Newly signed starter Russ Ortiz donned an Orioles uniform for the first time yesterday and said he's eager to work with pitching coach Leo Mazzone again.
Ortiz had his only 20-win season under Mazzone's guidance in Atlanta and hopes to recapture the magic.
"It had a lot to do with the interest," he said. "I just wanted to have the best opportunity to go and compete again. And obviously with Leo being here, that was one of the top teams we were looking at and hopefully it will work out."
The Orioles optioned rookie Adam Loewen to Triple-A Ottawa to make room for the veteran right-hander. Ortiz will make a prorated portion of the major league-minimum $327,000 salary.
"It was a chance to get a proven veteran for minimal cost, and the man wanted to come here," said Orioles manager Sam Perlozzo. "We'll see if we can't resurrect what he had in the past."
Perlozzo said Ortiz will throw a few side sessions and if he looks ready, will take Loewen's spot Friday.
The Arizona Diamondbacks released Ortiz earlier this month and still owe him $22 million of the four-year, $33 million deal he signed before last season.
Ortiz, 32, was once a workhorse for the San Francisco Giants and Braves. But he pitched poorly from Day One with the Diamondbacks, going 5-11 with a 6.89 ERA in 2005 and 0-5 with a 7.54 ERA this season. He allowed more than two base runners per inning this season.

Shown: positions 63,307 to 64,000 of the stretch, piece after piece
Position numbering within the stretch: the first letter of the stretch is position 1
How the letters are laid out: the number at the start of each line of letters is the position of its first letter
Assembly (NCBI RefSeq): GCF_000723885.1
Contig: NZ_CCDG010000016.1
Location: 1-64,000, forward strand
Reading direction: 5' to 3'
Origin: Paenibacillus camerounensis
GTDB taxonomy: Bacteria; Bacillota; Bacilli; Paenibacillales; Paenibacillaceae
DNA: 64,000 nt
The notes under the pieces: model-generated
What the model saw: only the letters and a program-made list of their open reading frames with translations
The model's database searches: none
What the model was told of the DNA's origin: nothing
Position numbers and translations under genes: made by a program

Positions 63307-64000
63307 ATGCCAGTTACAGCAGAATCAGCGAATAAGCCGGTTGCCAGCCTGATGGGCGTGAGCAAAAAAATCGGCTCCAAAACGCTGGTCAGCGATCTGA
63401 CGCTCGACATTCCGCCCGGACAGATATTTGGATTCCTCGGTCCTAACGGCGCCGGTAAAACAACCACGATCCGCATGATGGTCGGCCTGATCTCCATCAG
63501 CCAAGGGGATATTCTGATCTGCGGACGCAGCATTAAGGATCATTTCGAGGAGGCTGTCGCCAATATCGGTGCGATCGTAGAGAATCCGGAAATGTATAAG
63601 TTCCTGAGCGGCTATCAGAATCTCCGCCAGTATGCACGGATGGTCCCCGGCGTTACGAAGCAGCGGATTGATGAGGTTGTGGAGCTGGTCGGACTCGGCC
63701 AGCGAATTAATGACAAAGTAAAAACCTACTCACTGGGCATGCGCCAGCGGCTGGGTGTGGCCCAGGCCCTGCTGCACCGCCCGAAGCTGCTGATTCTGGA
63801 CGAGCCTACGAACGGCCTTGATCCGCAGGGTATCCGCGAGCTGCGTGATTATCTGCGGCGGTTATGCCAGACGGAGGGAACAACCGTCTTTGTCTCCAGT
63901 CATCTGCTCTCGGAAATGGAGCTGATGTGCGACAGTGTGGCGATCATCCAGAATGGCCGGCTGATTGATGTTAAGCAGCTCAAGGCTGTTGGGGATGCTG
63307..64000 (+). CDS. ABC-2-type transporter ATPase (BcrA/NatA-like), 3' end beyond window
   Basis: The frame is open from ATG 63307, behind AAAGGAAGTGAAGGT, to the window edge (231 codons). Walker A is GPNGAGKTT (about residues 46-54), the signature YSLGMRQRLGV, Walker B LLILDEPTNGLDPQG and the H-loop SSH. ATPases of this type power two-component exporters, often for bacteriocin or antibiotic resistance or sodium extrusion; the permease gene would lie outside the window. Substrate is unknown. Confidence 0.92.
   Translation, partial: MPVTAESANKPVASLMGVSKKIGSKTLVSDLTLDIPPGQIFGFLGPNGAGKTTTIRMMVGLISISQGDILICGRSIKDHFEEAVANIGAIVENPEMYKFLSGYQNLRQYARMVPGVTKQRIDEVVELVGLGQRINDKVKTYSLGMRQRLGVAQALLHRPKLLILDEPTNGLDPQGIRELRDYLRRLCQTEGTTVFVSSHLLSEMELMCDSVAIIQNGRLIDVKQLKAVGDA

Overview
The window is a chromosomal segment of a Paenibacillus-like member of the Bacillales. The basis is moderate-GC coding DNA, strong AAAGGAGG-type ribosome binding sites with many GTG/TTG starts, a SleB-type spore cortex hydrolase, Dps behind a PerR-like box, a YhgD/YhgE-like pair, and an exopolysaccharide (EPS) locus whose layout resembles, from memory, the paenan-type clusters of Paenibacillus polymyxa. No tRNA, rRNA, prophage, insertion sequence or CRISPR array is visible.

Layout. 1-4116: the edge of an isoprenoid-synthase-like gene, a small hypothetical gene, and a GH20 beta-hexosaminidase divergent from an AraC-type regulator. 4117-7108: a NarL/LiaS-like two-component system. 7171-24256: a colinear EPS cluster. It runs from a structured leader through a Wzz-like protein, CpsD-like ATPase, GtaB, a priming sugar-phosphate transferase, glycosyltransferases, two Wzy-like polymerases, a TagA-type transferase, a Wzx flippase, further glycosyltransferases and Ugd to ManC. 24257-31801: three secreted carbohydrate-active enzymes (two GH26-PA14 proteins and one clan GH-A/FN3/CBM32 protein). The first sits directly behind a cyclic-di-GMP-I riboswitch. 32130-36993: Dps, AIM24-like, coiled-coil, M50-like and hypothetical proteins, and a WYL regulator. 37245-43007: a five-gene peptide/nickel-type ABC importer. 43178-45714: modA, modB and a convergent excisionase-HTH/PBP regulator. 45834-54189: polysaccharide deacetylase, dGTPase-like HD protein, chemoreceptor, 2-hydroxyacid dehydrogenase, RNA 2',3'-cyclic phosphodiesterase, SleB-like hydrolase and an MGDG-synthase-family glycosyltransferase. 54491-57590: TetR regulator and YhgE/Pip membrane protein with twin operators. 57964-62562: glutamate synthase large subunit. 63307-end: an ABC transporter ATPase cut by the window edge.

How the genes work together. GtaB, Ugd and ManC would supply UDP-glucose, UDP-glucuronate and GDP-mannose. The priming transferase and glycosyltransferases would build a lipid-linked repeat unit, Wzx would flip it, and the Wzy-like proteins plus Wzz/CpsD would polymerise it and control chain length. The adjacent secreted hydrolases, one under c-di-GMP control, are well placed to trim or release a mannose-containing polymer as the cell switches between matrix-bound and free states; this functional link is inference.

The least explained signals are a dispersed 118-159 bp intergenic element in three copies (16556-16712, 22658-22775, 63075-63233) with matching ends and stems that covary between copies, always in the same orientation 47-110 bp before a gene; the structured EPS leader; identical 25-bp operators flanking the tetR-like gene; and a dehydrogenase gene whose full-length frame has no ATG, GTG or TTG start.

Ortiz said his release was "pretty shocking."
"I know I didn't throw lights out every single time I pitched, but I think we had differing opinions on how everything went," he said. "I felt like, yeah, they did make a big commitment to me, but then also, I made a big commitment to them. And I wasn't giving up."
At least five teams showed an interest in Ortiz, but Mazzone's presence made the Orioles most attractive.
"The relationship we had, it was great right off the bat," Ortiz said. "He was very honest with me, he didn't sugarcoat anything, and that's what I like."
Mazzone watched Ortiz throw on the side yesterday but said it's too early to know what he'll have to do to regain his old form. Mazzone remembered the Ortiz from Atlanta: "He pitched in quads, down and away, up and away, up and in, down and in. He didn't give in to the strike zone, and he never got tired."
Javy Lopez caught Ortiz in Atlanta.
"He was a pitcher who had tremendous control," Lopez said. "He had a lot of pitches - cutter, sinker, slider, changeup, and he was using them all."
Perlozzo didn't enjoy telling Loewen he'd been demoted but said he'd seen many good things from the rookie.
"He's got nothing to be ashamed of," Perlozzo said. "You know, he got good major league hitters out up here but wasn't as consistent as we'd like to see. From what I've seen up here, he should go down and dominate."
Loewen made five starts and went 0-2 with a 7.12 ERA. His lack of control - 21 walks in 30 1/3 innings - concerned Perlozzo from the start.
"Sam told me there's still confidence in me and told me that they want me back here soon," Loewen said.
The left-hander's contract calls for him to be with the team or become a free agent next season, so Perlozzo was happy for the preview.
"I was glad that I got to be around him, to learn him a little bit, to know what he was all about," Perlozzo said.